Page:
History after Independence
In First Five Year Plan 7.9% of total plan outlay was allocated for education.
In Second and Third Plan, the allocations were 5.8% and 6.9% of the total plan outlay.
In Ninth Plan only 3.5% of the total outlay was allocated for education.
To streamline the education, the Govt. implemented the recommendations of Kothari Commission under ‘National Policy on Education’ in 1968. The main recommendations were
- universal primary education.
- Introduction of new pattern of education,
- three language formula,
- introduction of regional language in higher education,
- development of agricultural and industrial education and
- adult education.
To combat the changing socio-economic needs of the country, Govt. of India announced a new National Policy on Education in 1986. Main features :-
- Universalisation of primary education,
- vocationalisation of secondary education and
- specialisation of higher education were the main features of this policy.
National Council of Educational Research and Training (NCERT) at National level and State Council of Educational Research and Training (SCERT) at State level were established to maintain the standard of education.
University Grants Commission (UGC) was instituted to determine the standard of higher education
- Expansion of General Education:
During the period of planning there has been expansion of general education.
|Enrollment Ratio of Children (6-11 Year age group)||43%||100%|
|Primary Schools||2.1 Lakh||6.4 Lakh|
Primary education – been free and compulsory.
Midday meal has been started in schools since 1995 to check drop-out rate.
- Development of Technical Education:
Besides general education, technical education plays important role in human capital formation. The Govt. has established several Industrial Training Institutes, Polytechnics, Engineering colleges and Medical and Dental colleges, Management institutes etc.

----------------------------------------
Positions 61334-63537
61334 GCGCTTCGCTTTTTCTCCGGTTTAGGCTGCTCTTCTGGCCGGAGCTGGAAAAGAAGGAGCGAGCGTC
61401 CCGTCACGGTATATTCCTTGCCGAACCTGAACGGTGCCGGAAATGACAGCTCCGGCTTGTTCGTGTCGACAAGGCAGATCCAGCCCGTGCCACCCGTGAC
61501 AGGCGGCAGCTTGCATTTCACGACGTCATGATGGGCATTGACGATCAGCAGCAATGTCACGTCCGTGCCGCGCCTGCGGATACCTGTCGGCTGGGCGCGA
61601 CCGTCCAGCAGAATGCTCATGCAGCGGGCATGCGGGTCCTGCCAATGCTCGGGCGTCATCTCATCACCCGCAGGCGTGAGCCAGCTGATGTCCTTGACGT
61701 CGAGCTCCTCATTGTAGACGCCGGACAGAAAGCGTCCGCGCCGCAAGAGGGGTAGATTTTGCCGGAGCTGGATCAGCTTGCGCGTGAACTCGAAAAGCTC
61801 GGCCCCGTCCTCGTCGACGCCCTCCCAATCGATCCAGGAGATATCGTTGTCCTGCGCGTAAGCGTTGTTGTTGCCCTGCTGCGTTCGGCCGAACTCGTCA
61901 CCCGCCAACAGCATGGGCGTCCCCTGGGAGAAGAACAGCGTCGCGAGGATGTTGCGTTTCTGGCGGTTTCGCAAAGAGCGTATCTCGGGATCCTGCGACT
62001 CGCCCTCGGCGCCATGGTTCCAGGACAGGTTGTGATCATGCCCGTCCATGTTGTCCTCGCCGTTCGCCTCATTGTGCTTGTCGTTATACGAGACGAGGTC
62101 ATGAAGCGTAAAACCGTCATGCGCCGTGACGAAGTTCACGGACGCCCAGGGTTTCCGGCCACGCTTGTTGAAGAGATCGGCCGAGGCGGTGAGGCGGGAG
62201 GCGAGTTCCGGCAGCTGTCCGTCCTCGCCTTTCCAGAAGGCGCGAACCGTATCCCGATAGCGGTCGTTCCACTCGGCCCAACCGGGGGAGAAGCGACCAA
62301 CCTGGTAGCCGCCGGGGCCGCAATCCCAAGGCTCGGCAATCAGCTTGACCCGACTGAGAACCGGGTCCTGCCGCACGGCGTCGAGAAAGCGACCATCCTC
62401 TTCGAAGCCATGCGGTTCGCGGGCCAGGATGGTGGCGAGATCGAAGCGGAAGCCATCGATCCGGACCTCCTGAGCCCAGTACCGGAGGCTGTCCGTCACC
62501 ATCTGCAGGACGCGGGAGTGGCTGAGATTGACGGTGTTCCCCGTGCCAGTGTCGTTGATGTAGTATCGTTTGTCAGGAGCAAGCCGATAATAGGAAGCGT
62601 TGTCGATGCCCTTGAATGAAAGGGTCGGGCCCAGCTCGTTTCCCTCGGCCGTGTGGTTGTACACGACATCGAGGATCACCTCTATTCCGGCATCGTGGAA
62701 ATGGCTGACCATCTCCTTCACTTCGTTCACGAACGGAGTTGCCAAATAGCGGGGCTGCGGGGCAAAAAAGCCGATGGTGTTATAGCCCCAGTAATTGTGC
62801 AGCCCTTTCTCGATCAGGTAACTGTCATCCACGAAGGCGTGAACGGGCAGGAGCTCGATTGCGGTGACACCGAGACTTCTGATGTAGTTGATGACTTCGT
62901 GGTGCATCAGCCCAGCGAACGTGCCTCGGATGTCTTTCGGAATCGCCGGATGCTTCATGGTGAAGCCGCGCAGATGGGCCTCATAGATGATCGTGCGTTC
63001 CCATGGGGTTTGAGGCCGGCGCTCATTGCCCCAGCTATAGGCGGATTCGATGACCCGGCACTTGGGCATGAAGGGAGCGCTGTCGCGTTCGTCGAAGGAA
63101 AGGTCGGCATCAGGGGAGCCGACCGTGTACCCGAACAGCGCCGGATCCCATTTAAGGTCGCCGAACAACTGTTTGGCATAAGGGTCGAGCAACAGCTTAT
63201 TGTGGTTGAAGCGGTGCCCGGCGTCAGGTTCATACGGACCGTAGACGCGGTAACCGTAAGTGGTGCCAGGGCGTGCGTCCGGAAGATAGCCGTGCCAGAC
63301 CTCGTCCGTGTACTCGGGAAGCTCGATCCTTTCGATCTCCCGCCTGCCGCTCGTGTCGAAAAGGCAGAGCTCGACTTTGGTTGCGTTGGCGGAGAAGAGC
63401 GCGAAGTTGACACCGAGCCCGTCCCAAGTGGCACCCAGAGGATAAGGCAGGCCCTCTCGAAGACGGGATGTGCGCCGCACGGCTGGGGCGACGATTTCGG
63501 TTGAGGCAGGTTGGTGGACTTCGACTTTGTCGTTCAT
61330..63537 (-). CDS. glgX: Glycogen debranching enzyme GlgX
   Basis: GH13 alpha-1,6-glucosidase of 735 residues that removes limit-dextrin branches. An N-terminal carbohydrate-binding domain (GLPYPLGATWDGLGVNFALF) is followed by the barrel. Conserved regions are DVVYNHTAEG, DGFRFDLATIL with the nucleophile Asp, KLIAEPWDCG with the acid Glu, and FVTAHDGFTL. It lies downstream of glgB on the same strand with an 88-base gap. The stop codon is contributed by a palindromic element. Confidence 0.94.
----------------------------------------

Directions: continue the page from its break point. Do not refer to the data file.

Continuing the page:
These are given below:
(a) Indian Institute of Technology:
For education and research in engineering and technology of international standard, seven institutes have been established at Mumbai, Delhi, Kanpur, Chennai, Khargpur, Roorkee and Gauhati, Technical education is imparted here both for graduation and post-graduation and doctorate level.
(b) National Institute of Technology (NIT):
These institutes impart education in engineering and technology. These were called Regional College of Engineering (REC). These are 17 in number throughout the country. There are other institutes in the country to teach engineering and technical education.
(c) Indian Institute of Management:
These institutes impart education in business management and administration. These institutes are located at Ahmedabad, Bangalore, Kolkata, Lucknow, Indore and Kozhikode.
(d) Medical education:
There were only 28 medical colleges in the country in 1950-51. There were 165 medical and 40 dental colleges in the country in 1998-99.
(e) Agricultural education:
Agricultural Universities have been started in almost all States to improve production and productivity of agriculture. These universities impart education and research in agriculture, horticulture, animal husbandry and veterinary sciences etc.